Analysis Of Aristotle 's ' The Great Gatsby '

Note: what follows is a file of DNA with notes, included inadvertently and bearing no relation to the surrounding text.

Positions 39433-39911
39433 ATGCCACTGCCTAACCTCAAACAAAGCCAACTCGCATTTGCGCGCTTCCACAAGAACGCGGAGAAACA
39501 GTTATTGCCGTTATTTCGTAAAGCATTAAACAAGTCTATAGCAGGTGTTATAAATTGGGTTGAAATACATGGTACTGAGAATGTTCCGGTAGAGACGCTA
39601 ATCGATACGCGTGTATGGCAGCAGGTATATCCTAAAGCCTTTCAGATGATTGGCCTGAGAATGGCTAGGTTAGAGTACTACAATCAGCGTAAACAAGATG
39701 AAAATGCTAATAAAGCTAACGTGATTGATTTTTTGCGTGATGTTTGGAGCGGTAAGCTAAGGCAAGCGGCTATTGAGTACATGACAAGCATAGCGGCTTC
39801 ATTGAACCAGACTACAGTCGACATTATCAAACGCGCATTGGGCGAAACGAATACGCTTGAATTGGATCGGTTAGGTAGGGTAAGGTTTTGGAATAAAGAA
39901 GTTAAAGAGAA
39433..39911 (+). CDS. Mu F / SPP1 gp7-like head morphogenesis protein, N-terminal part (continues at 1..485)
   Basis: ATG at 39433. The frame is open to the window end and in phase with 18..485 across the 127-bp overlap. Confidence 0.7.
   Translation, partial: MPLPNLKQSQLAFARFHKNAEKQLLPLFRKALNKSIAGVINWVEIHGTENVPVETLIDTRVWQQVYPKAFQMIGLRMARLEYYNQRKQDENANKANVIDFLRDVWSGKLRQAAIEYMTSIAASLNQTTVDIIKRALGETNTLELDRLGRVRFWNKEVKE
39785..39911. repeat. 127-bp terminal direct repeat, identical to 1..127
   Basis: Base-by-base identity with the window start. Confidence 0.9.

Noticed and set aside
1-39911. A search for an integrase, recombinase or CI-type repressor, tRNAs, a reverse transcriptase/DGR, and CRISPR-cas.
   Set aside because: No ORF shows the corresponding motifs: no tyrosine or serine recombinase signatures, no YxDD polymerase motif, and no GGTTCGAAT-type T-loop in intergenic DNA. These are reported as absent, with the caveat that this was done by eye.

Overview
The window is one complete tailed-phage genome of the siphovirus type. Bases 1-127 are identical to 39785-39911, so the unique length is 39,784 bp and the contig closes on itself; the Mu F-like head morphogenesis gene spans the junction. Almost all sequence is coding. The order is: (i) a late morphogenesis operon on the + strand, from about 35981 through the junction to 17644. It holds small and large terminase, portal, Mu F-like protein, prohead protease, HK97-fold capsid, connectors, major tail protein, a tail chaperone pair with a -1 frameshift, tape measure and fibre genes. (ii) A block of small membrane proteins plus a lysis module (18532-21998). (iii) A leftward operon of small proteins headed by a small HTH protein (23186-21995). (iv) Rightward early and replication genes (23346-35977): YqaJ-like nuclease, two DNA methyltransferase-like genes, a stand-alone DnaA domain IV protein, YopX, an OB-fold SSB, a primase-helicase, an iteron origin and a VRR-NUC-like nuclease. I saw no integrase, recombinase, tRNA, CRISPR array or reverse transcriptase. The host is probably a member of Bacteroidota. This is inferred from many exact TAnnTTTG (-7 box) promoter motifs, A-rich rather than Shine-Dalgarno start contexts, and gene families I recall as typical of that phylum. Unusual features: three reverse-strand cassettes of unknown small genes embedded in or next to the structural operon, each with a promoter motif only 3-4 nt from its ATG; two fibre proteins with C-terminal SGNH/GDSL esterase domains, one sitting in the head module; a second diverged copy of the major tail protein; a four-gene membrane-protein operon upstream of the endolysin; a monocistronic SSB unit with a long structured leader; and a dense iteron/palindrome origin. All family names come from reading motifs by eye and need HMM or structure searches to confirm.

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Magnificence Aristotle is a strong believer that a man should master the art of spending his riches, he believes that everything that is at our disposal can be used well or badly, especially currency. He states that just because a man has unlimited access to money, that doesn’t mean that said man should make unnecessary, extravagant, and outrageous purchases. To the contrary, a man should always be strategic on how he spends his money and always focus on getting the best result from his purchases. Aristotle believes that the virtuous man will never spend beyond what it is right and will never spend his money for the sake of showing off his wealth. “The deficiency of this state of character is called niggardliness.” When a man takes part in excess vulgarity he displays weakness of character and a lack of taste. Aristotle conveys that magnificence is a virtue tied with wealth, but only dealing with the expenditure of said wealth. He believes that “the magnificent man is like an artist; for he can see what is fitting and spend large sums tastefully.” The man who has mastered magnificence will always indulge in big expenditures with a fitting result. These results will always be worthy of the expense, and the expense will always be worthy of these results. The magnificent man will spend his riches for the sake of honor and not for the sake of flaunting his wealth. Charity When it comes to charity Kant recommends that we should all be involved in it and donate to

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